Tyson Gets the Call at Nose

Tyson Gets the Call at Nose

ATHENS – First he was a nose tackle. Then he was an end. Now he's back to being a nose tackle – who will still play some end.

All that positional movement happened to Georgia's DeAngelo Tyson over a matter of a week or two. It should be good preparation for actual games, when Tyson figures to move around from series-to-series, if not play-to-play.

Tyson tried to break it down the other day:

"More than likely I'm gonna be playing nose. But obviously things can change during the game. I can play end. But I am the starting nose this week."

Tyson is mainly just happy to be earning a start, something he didn't have his first two years at Georgia.

The player set to start next to him had to wait even longer.

Brandon Wood, a senior, played in 10 games each of the past two seasons. But the Buchanan native only has a half-sack to his credit, from the 2008 season.

Wood thought he entered this preseason in competition with Abry Jones for a starting spot at defensive end, opposite Demarcus Dobbs. Instead, a little more than a week ago coaches said Tyson was in the lead to start there, with the nose tackle set to be Justin Anderson, a converted offensive lineman.

Wood thinks it was partly a motivational ploy to get him going, and that it worked.

"I felt coach did that to motivate me to get me to work harder and learn my stuff," Wood said. "It just really made me want to work harder and get that starting spot."

And Wood has his own opinion on where Tyson should be playing.

"DeAngelo is really a nose guard," Wood said. "I don't think they really wanted him to play end, but he's athletic enough to do it."

Whether or not that's true, the plan is still to use Tyson at end in certain packages, like nickel. Tyson, at 6-foot-2 and 295 pounds, has the ability to get around blocks on the edge and apply some pressure.

Tyson's preference is to play the end. But that depends on how much confidence the coaches have in Anderson and redshirt freshman Kwame Geathers, each of whom are bigger than Tyson, but have less experience.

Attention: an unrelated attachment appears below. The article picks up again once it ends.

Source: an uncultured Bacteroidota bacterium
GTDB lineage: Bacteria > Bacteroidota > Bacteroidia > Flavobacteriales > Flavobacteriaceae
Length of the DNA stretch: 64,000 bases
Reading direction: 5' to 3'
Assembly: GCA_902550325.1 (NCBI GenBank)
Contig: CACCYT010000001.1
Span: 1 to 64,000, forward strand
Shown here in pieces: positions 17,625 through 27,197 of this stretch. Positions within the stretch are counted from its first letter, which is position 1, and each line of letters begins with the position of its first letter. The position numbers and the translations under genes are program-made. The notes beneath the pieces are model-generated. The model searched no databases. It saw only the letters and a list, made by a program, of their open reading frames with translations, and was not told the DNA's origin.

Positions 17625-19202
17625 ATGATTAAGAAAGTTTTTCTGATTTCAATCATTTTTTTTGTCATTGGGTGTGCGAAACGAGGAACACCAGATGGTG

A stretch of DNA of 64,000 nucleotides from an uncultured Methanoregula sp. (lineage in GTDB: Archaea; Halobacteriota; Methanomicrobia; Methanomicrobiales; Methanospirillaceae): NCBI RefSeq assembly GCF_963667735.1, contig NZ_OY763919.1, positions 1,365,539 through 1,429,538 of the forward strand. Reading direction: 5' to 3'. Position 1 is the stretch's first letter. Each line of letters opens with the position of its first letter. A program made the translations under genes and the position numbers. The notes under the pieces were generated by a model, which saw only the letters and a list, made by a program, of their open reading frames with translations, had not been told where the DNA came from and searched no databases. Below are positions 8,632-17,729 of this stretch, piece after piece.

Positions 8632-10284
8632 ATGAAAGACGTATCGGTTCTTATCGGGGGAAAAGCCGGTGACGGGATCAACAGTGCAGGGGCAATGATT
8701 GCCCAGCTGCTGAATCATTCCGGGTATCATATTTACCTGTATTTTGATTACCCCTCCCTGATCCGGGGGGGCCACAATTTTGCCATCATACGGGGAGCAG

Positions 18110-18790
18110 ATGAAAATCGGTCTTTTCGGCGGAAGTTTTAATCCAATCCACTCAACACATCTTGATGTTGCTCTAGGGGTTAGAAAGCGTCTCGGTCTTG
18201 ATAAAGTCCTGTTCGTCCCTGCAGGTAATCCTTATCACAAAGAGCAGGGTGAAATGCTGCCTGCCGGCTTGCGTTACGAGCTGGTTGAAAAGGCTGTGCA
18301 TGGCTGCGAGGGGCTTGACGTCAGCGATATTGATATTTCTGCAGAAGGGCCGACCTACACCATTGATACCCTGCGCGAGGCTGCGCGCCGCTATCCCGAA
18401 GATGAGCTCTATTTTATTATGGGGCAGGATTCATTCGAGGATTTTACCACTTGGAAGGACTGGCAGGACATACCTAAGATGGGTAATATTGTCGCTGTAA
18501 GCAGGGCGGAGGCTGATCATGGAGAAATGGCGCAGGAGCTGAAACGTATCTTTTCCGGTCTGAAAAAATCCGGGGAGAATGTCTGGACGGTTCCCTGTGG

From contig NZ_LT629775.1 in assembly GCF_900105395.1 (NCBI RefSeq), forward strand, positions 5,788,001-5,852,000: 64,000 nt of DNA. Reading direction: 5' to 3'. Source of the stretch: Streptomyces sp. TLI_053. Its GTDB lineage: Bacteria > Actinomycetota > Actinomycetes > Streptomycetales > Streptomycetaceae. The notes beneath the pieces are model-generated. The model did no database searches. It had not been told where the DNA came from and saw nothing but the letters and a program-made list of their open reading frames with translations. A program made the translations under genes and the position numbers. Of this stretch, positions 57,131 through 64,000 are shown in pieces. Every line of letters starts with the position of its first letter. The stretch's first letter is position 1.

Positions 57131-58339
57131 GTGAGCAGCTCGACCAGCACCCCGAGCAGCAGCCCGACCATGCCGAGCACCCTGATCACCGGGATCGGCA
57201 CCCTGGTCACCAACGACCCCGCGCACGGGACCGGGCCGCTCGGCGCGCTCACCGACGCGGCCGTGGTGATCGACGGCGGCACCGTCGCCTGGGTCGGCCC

"I'm more of a quicker guy that can move, and can fight off blocks – not to boast or brag about myself," Tyson said. "In a typical defense you wanna have a big guy in the middle, and I think if Kwame and Bean keep developing, I think (they) should be one of the starting noses."

Tyson said it's not a big deal to switch positions, even play-to-play. He said he had a great comfort with the schemes, crediting the coaches for their teaching.

Tyson's flexibility allows the Bulldogs to know who two of their three starting linemen will be: Dobbs (who had five and a half sacks as a junior last year) and the versatile Tyson.

Defensive line coach Rodney Garner named four other players he was willing to use: Wood and Jones at end and Geathers and Anderson at nose tackle.

Jones may have the best long-term potential. The sophomore had one sack last year, playing as a true freshman.

Wood used the preseason to earn more time. If he doesn't produce, Jones – or Tyson – will be ready to grab the spot.

Garner said Wood's problem has always been injuries and confidence. In fact, Garner still isn't convinced Wood has enough of the latter, but he's ready to put him out there anyway on Saturday.

"He's done well, but he's just got to show that he can handle that pressure, from being a role guy to being the guy," Garner said. "It's just a little more pressure on you. But he's got some ability."

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